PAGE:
The election of the new members of the lower house of Kazakhstan parliament was held on schedule on January 10 for the first time in 16 years. Although, this process could hardly be called the election: independent candidates could not be elected, whereas opposition parties in Kazakhstan were denied registration under the pretext of incorrectly completed documents.
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The key issue for registered parties is the unreachable 7 per cent threshold. Only five of six registered parties took part in this year’s election (OSDP announced boycott and refused to observe the election). Two of them, «Adal» and «Auyl», failed to win the required number of votes. As a result, three parties made it to the Mazhilis (lower house of parliament): «Nur Otan», «Ak Zhol», and «People’s Party of Kazakhstan» (former communists – author’s note).
The election did not cause any surprise: the parliament has had a nominal ‘multiplicity of parties’ for the last few convocations with highly disciplined opposition that rarely objects to the key party. The election showed that this model was fine for all parties concerned and must be retained.
The election on the last day of the New Year holidays did not arouse any enthusiasm. The key question asked by voters on social media before voting was not «who should I vote for?», but «what’s more useful: a boycott or «smart voting» for any candidate that has all chances to win the seats of the ruling party?» The «official» voter turnout was reported as 63.3 per cent, while the unofficial voter turnout was 44.7 per cent (according to «Sandzh» independent think tank).
Members of the Mazhilis in Kazakhstan are elected for five years if the election is regular. In the recent history of Kazakhstan, members of the lower house have «served» full term twice – in the third convocation of 2004 and in the current sixth convocation.
The election system of Kazakhstan has changed a few times. In 1995, a two-chamber parliament was established. The first convocation of the Mazhilis of 1995 consisted of 67 members elected under the majority system, i.e. each candidate is voted for individually.
Back in 1999, the constitution of Kazakhstan was amended: now the number of seats in the parliament is 77, including 67, as before, for deputies elected under the single member constituency, and 10 elected under party lists.
The article that election is deemed valid only with 50 per cent of voter turnout was removed from the basic law. From now on, every election is deemed valid regardless of the number of citizens who come to cast a vote.
In May 2007, the constitution was amended again: now the Mazhilis has 107 seats, including 9 for independent deputies elected by the Assembly of the Peoples of Kazakhstan, and the rest 98 for deputies elected by party lists based on the universal, equal and direct suffrage.
Independent candidates now cannot nominate themselves and must join any registered party in order to take part in the election.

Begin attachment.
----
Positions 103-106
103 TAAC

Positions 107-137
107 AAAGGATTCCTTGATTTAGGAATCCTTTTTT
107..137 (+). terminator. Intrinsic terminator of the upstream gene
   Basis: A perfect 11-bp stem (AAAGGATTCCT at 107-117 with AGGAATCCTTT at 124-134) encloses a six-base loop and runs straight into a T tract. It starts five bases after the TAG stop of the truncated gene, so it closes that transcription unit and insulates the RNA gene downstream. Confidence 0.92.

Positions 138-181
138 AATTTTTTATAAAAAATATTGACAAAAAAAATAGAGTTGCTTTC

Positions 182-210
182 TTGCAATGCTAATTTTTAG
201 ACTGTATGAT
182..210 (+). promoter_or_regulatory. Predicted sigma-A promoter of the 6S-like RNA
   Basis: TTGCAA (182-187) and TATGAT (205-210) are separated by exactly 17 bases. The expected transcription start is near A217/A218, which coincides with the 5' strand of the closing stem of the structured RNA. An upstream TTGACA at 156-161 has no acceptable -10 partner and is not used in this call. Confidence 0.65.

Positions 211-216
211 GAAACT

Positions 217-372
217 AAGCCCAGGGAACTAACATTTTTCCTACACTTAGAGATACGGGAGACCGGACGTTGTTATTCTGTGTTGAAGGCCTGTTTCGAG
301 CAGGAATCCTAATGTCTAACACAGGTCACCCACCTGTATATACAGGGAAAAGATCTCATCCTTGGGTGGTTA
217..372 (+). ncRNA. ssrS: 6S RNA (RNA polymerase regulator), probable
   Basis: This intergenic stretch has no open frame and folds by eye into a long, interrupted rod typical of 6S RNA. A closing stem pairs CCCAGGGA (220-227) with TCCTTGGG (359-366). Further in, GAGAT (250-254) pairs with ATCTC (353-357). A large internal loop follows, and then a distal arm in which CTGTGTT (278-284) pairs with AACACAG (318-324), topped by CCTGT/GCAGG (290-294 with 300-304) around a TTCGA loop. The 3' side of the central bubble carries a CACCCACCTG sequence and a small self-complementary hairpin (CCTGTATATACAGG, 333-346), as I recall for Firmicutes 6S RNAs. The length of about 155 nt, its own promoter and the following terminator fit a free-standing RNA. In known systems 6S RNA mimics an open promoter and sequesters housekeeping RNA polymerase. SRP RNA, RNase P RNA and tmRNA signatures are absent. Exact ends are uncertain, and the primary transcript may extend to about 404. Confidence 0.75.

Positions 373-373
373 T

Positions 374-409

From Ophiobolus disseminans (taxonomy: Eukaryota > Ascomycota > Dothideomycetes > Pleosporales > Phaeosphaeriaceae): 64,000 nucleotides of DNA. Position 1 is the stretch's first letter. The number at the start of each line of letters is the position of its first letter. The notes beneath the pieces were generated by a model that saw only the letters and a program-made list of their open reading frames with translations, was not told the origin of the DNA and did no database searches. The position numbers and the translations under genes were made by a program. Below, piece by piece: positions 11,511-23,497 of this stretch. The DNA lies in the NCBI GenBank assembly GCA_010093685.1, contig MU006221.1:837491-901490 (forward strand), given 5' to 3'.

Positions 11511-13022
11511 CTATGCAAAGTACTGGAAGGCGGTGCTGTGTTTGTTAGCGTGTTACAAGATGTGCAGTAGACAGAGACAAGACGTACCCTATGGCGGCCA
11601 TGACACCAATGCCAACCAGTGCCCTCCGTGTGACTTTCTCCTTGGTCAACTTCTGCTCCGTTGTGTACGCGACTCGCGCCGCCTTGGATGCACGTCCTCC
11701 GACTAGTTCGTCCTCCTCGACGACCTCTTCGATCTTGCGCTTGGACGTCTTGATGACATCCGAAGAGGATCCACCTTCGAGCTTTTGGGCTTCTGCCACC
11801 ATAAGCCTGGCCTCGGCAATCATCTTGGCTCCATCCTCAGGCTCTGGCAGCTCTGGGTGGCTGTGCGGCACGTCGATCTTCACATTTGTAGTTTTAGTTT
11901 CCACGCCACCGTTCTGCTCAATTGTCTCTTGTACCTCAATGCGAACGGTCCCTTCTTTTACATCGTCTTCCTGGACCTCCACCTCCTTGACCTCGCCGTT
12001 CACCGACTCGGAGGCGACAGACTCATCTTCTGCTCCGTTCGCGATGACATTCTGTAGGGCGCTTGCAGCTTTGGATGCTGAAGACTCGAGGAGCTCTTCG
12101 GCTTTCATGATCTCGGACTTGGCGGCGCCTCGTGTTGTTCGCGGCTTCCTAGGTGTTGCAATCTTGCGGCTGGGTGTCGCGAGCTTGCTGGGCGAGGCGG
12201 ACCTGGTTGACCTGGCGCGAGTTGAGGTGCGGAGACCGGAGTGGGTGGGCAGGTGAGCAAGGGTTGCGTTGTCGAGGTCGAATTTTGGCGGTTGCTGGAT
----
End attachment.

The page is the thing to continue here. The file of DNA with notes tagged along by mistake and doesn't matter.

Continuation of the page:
However, it is difficult to register a party: 40 thousand signatures must be collected. In 2019, this number is reduced to 20 thousand, although opposition parties will still face obstacles. For example, when journalist Zhanbolat Mamai announced his intention to establish the Democratic Party of Kazakhstan (DPK), his followers and he faced some tension: the akimat representatives visited the activists; they were summoned for questioning; many followers were detained on their way to Almaty before the constituent congress announced in February 2020, thus preventing the DPK from holding the congress.
Youth’s and women’s political participation
The quota system was introduced at the election of January 10, 2021 for the first time. According to the recent initiative, at least 30 per cent of a party list must be women and young people.
In fact, if we take a look at the change in the gender composition of the lower house of parliament in the last 25 years, we’ll see that the number of women is increasing, although men still dominate.
Twenty nine women became the deputies of the sixth convocation – the maximum number in the whole history of independent Kazakhstan – still under one-third of all parliamentarians, even though the number of women in the country is half a million more than men.
It’s worth mentioning that the idea of quota has been criticised by many people. When the law on political parties was proposed for setting a 30 per cent quota for young people under 29 years old in the parliament, the chair of community board of the justice ministry Serik Akylbai said the initiative «turned the legislative body into a kindergarten.» According to him, «serious people» must take seats in the parliament, and young people cannot be serious.
However, the quotas were approved, yet in a different form: they grouped young people with women. The supporters of the quota system criticised this idea because two different demographic groups that needed support were consolidated into one group fighting for seats.
Moreover, young people and women listed in party lists make no difference: after all, it is not about distribution of seats in parliament, as was proposed earlier, which means that quota system does not mean to change anything.
On the other hand, the problem of representation of young people in politics needs a solution. According to article 51 of the Constitution of Kazakhstan, the members of the Mazhilis may be citizens at the age of 25 and older that have a citizenship of Kazakhstan and residing in the country for the last ten years. However, despite the rules looking soft, it is not that easy for the young people to get into politics judging by the age composition of the parliament.